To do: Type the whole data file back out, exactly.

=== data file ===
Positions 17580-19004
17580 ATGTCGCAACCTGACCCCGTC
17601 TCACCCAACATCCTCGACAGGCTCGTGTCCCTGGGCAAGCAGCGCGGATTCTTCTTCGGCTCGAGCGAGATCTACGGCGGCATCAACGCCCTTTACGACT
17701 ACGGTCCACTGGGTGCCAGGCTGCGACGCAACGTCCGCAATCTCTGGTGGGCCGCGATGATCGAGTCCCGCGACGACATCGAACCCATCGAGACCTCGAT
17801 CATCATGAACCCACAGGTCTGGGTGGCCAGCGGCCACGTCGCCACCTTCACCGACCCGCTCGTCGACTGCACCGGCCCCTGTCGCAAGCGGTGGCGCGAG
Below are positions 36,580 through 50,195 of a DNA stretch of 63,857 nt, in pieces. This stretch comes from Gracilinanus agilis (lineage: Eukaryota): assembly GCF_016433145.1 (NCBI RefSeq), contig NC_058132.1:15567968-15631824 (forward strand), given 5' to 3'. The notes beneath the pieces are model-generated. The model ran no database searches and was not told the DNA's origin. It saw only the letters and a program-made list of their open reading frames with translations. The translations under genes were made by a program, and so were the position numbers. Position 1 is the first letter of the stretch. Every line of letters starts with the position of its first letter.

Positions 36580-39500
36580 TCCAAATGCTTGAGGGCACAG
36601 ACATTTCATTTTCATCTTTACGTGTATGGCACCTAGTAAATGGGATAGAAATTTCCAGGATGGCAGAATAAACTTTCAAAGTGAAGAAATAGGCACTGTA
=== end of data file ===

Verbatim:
Positions 17580-19004
17580 ATGTCGCAACCTGACCCCGTC
17601 TCACCCAACATCCTCGACAGGCTCGTGTCCCTGGGCAAGCAGCGCGGATTCTTCTTCGGCTCGAGCGAGATCTACGGCGGCATCAACGCCCTTTACGACT
17701 ACGGTCCACTGGGTGCCAGGCTGCGACGCAACGTCCGCAATCTCTGGTGGGCCGCGATGATCGAGTCCCGCGACGACATCGAACCCATCGAGACCTCGAT
17801 CATCATGAACCCACAGGTCTGGGTGGCCAGCGGCCACGTCGCCACCTTCACCGACCCGCTCGTCGACTGCACCGGCCCCTGTCGCAAGCGGTGGCGCGAG
Below are positions 36,580 through 50,195 of a DNA stretch of 63,857 nt, in pieces. This stretch comes from Gracilinanus agilis (lineage: Eukaryota): assembly GCF_016433145.1 (NCBI RefSeq), contig NC_058132.1:15567968-15631824 (forward strand), given 5' to 3'. The notes beneath the pieces are model-generated. The model ran no database searches and was not told the DNA's origin. It saw only the letters and a program-made list of their open reading frames with translations. The translations under genes were made by a program, and so were the position numbers. Position 1 is the first letter of the stretch. Every line of letters starts with the position of its first letter.

Positions 36580-39500
36580 TCCAAATGCTTGAGGGCACAG
36601 ACATTTCATTTTCATCTTTACGTGTATGGCACCTAGTAAATGGGATAGAAATTTCCAGGATGGCAGAATAAACTTTCAAAGTGAAGAAATAGGCACTGTA